"So I just told them to carry their heads high when they walk out. They're champions and they need to carry themselves like that."

The Aztecs came into Thursday on the heels of their best season in 90 years as a program, setting a school record for wins and avenging their only two losses during the regular season by steamrolling BYU in the Mountain West Conference tournament title game last Saturday in Las Vegas.

What San Diego State needed to punctuate it all was an NCAA tournament victory.

Northern Colorado's task, on the other hand, was to avoid getting run over by the No. 3 RPI team in the country, while staring at the lights on collegiate basketball's biggest stage.

Task achieved.

The Bears have only been a Division I program since 2006-07 and made a quick climb this season after getting off to a rough start, including sitting at just 4-7 entering Big Sky Conference play. Northern Colroado ended up winning this season's Big Sky regular-season and tournament titles to get into the NCAA Tournament for the first time.

The Bears have a pack of tenacious rebounders and one of the nation's best smaller-program players in Beitzel, the NCAA's 12th-leading scorer (21.4 poin ts).

But this was a much bigger stage, and the game was played against a taller, more athletic team than anything the Bears see in the Big Sky.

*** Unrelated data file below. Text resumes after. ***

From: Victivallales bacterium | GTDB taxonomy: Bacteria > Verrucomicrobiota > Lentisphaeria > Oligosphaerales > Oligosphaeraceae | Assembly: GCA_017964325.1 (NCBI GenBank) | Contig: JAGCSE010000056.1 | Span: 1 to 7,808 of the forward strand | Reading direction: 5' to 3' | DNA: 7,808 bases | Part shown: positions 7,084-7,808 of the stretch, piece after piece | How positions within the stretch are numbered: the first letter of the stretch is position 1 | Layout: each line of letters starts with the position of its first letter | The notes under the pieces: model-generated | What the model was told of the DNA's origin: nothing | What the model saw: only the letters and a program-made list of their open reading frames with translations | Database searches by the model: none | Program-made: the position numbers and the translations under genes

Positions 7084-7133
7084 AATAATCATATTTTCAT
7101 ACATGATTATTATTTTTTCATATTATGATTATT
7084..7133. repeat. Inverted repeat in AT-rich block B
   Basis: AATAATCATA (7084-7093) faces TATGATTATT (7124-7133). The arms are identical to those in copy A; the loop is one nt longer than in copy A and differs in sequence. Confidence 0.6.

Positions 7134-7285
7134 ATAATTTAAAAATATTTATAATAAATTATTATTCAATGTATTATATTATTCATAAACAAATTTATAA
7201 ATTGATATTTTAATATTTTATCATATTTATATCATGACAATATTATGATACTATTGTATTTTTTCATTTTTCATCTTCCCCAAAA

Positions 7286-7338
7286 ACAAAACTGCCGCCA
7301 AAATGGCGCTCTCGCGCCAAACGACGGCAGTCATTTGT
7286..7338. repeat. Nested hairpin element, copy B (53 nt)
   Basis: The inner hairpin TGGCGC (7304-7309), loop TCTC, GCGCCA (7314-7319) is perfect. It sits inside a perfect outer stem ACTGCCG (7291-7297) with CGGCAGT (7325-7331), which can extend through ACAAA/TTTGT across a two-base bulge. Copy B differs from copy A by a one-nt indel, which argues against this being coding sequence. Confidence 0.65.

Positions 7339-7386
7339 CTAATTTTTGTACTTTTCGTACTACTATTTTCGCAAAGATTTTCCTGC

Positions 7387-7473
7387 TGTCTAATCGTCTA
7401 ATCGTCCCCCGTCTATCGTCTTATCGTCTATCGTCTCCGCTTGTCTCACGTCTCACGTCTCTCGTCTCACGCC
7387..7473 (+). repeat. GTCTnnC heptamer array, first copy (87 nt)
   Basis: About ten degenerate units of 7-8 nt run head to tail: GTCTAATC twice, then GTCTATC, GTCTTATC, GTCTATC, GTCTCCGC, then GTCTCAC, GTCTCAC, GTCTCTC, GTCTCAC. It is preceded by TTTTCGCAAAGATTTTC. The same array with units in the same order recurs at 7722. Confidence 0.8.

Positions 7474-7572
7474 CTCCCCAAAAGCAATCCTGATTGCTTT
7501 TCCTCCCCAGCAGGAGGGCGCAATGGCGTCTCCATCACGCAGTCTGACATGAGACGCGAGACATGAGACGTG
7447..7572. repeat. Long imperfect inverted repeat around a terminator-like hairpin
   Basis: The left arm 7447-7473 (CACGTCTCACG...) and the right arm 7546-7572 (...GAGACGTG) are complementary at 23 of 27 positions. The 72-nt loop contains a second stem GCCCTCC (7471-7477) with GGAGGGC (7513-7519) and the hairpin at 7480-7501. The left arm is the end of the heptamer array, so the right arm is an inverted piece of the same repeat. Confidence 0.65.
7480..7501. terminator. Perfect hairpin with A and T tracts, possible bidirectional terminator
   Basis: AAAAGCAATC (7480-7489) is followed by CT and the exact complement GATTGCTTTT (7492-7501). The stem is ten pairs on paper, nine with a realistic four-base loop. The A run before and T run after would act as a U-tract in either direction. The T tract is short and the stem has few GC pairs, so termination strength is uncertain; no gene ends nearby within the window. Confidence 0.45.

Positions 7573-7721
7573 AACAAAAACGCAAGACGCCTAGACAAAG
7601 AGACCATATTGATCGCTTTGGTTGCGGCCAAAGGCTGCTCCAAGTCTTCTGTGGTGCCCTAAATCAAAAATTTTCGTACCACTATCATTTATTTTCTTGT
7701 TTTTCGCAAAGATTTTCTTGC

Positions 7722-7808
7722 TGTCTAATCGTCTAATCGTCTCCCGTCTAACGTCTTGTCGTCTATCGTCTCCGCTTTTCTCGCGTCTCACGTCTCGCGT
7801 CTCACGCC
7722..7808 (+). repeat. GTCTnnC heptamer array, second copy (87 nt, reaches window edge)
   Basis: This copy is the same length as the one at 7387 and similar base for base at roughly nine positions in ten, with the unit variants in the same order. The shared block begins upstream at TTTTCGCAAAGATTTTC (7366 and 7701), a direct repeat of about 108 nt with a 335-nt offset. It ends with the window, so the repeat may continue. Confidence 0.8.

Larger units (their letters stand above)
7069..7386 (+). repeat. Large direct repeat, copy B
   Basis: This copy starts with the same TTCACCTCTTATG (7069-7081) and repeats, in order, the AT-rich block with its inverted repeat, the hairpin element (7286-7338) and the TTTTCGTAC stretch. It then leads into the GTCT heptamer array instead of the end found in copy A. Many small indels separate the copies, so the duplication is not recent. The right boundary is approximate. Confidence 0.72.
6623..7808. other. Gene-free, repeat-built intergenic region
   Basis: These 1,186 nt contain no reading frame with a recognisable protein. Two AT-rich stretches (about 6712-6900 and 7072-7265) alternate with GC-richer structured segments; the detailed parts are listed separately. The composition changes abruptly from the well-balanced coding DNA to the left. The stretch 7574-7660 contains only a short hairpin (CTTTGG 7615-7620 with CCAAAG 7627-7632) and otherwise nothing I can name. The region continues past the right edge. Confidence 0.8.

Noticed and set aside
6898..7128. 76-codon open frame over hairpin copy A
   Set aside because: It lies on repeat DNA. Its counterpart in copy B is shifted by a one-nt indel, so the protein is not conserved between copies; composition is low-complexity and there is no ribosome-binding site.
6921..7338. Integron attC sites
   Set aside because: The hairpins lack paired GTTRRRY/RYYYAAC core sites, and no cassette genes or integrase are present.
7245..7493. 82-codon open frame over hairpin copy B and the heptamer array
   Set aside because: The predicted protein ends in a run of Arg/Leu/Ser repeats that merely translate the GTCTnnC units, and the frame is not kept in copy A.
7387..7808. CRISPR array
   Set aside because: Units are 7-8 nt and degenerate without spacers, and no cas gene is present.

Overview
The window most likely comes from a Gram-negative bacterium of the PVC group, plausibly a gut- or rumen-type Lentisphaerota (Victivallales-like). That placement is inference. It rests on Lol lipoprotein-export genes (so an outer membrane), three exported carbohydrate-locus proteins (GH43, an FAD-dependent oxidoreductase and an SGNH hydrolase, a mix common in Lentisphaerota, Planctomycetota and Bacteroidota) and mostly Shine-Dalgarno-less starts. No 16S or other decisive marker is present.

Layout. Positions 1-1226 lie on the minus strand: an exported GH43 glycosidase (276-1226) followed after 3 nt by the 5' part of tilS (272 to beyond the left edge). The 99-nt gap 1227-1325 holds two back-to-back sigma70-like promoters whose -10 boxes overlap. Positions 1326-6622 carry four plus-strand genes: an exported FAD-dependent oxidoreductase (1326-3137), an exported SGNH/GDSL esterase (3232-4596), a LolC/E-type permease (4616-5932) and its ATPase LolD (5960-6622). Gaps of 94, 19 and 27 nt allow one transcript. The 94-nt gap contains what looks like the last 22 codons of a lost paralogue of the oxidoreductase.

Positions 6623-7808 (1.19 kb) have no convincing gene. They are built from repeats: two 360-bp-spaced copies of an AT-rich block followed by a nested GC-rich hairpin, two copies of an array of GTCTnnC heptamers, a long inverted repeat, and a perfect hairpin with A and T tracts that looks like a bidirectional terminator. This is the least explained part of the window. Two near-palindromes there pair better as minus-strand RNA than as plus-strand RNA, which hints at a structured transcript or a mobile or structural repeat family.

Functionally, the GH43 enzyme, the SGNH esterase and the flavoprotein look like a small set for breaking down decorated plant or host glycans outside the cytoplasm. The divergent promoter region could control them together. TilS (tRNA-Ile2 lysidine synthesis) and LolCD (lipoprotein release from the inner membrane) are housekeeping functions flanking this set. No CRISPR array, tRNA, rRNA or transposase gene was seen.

San Diego State's Billy White got a lot of credit for putting a stop to Fredette last week in Las Vegas, and he figured to get the task of controlling Beitzel on Thursday.

Instead, Aztecs coach Steve Fisher changed things up, sending Chase Tapley out to hound the Bears' leading scorer.

It worked in the first half.

Beitzel hit some shots early, but had to work hard for everything he got, even to get through screens. Tapley swatted a shot from behind after Beitzel got by him in the early going, then got a piece of a 3-point attempt a few minutes later.

Beitzel got the last laugh, though, and sparked a flurry of "DevonBeitzel" Twitter bombs with his second-half run that nearly won over the "neutral" crowd and gave Northern Colorado's packed fan section hope of an upset.

Getting good screens from his teammates, the senior from Lafayette heated up after the half, popping in a pair of 3-pointers and a just-t he-right-English drive through the lane in the first four minutes.

He added another three with just over 14 minutes left that made it 38-35.

"I was just trying to stay aggressive," Beitzel said. "That's all that was. I was just trying to stay aggressive. The guys were doing a good job setting screens and finding me when I was open."

Turned out to be the end for Northern Colorado.

For this year.

"We can walk with our heads held high," Montgomery said. "Even though we lost this game, from the beginning of the season, this is what we talked about. We talked about winning our conference, winning the tournament championship, then make it to the NCAA's."

"We made history this year," Beitzel added. "We made history as a program, we did a lot of firsts. And we have nothing to feel but proud for doing so."